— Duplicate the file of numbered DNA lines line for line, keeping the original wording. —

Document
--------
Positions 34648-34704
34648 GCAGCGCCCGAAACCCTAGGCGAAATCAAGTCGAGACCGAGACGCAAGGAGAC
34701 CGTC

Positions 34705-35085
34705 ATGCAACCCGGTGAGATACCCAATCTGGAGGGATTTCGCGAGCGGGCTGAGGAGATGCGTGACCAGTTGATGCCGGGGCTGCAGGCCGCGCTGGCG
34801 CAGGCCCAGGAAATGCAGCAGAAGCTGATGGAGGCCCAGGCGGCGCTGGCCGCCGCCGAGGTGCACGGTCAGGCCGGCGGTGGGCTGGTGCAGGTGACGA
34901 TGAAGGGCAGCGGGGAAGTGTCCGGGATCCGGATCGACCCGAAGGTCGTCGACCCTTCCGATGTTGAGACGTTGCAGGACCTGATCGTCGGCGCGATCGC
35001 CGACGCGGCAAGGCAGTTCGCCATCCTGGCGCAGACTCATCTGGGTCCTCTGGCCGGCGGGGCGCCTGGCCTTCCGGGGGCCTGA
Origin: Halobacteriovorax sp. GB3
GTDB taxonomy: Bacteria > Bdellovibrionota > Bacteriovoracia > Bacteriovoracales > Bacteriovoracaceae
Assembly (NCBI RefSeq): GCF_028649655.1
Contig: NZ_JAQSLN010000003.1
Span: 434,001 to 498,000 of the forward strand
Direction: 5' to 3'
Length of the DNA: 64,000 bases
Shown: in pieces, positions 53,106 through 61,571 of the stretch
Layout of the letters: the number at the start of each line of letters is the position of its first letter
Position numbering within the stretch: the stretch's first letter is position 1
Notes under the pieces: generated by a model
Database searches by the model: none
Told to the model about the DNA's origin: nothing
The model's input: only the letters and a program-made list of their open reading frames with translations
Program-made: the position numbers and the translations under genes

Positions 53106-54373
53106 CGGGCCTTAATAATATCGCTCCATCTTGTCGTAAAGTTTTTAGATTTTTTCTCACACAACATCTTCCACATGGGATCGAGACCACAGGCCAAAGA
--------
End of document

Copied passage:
Positions 34648-34704
34648 GCAGCGCCCGAAACCCTAGGCGAAATCAAGTCGAGACCGAGACGCAAGGAGAC
34701 CGTC

Positions 34705-35085
34705 ATGCAACCCGGTGAGATACCCAATCTGGAGGGATTTCGCGAGCGGGCTGAGGAGATGCGTGACCAGTTGATGCCGGGGCTGCAGGCCGCGCTGGCG
34801 CAGGCCCAGGAAATGCAGCAGAAGCTGATGGAGGCCCAGGCGGCGCTGGCCGCCGCCGAGGTGCACGGTCAGGCCGGCGGTGGGCTGGTGCAGGTGACGA
34901 TGAAGGGCAGCGGGGAAGTGTCCGGGATCCGGATCGACCCGAAGGTCGTCGACCCTTCCGATGTTGAGACGTTGCAGGACCTGATCGTCGGCGCGATCGC
35001 CGACGCGGCAAGGCAGTTCGCCATCCTGGCGCAGACTCATCTGGGTCCTCTGGCCGGCGGGGCGCCTGGCCTTCCGGGGGCCTGA
Origin: Halobacteriovorax sp. GB3
GTDB taxonomy: Bacteria > Bdellovibrionota > Bacteriovoracia > Bacteriovoracales > Bacteriovoracaceae
Assembly (NCBI RefSeq): GCF_028649655.1
Contig: NZ_JAQSLN010000003.1
Span: 434,001 to 498,000 of the forward strand
Direction: 5' to 3'
Length of the DNA: 64,000 bases
Shown: in pieces, positions 53,106 through 61,571 of the stretch
Layout of the letters: the number at the start of each line of letters is the position of its first letter
Position numbering within the stretch: the stretch's first letter is position 1
Notes under the pieces: generated by a model
Database searches by the model: none
Told to the model about the DNA's origin: nothing
The model's input: only the letters and a program-made list of their open reading frames with translations
Program-made: the position numbers and the translations under genes

Positions 53106-54373
53106 CGGGCCTTAATAATATCGCTCCATCTTGTCGTAAAGTTTTTAGATTTTTTCTCACACAACATCTTCCACATGGGATCGAGACCACAGGCCAAAGA